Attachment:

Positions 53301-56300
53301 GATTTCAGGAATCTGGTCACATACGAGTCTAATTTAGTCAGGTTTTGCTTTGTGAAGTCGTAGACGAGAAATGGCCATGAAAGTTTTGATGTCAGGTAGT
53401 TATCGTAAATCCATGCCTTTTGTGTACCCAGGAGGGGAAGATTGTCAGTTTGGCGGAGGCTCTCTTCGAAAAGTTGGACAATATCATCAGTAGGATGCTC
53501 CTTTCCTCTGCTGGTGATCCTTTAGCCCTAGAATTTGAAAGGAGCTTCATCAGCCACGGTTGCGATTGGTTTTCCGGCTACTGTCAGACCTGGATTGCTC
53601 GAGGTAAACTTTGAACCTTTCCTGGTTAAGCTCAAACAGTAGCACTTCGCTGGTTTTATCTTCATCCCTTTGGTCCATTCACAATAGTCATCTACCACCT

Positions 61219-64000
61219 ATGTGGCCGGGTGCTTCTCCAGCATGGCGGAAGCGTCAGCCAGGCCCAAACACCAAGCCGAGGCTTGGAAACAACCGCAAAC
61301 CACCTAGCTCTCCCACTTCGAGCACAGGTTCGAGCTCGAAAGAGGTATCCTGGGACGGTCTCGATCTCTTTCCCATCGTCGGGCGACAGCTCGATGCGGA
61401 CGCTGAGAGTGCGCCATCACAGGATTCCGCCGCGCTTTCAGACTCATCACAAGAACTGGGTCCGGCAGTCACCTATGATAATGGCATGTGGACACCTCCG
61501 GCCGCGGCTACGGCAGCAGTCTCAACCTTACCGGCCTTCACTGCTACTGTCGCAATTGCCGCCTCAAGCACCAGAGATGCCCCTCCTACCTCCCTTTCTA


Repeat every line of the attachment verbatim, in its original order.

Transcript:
Positions 53301-56300
53301 GATTTCAGGAATCTGGTCACATACGAGTCTAATTTAGTCAGGTTTTGCTTTGTGAAGTCGTAGACGAGAAATGGCCATGAAAGTTTTGATGTCAGGTAGT
53401 TATCGTAAATCCATGCCTTTTGTGTACCCAGGAGGGGAAGATTGTCAGTTTGGCGGAGGCTCTCTTCGAAAAGTTGGACAATATCATCAGTAGGATGCTC
53501 CTTTCCTCTGCTGGTGATCCTTTAGCCCTAGAATTTGAAAGGAGCTTCATCAGCCACGGTTGCGATTGGTTTTCCGGCTACTGTCAGACCTGGATTGCTC
53601 GAGGTAAACTTTGAACCTTTCCTGGTTAAGCTCAAACAGTAGCACTTCGCTGGTTTTATCTTCATCCCTTTGGTCCATTCACAATAGTCATCTACCACCT

Positions 61219-64000
61219 ATGTGGCCGGGTGCTTCTCCAGCATGGCGGAAGCGTCAGCCAGGCCCAAACACCAAGCCGAGGCTTGGAAACAACCGCAAAC
61301 CACCTAGCTCTCCCACTTCGAGCACAGGTTCGAGCTCGAAAGAGGTATCCTGGGACGGTCTCGATCTCTTTCCCATCGTCGGGCGACAGCTCGATGCGGA
61401 CGCTGAGAGTGCGCCATCACAGGATTCCGCCGCGCTTTCAGACTCATCACAAGAACTGGGTCCGGCAGTCACCTATGATAATGGCATGTGGACACCTCCG
61501 GCCGCGGCTACGGCAGCAGTCTCAACCTTACCGGCCTTCACTGCTACTGTCGCAATTGCCGCCTCAAGCACCAGAGATGCCCCTCCTACCTCCCTTTCTA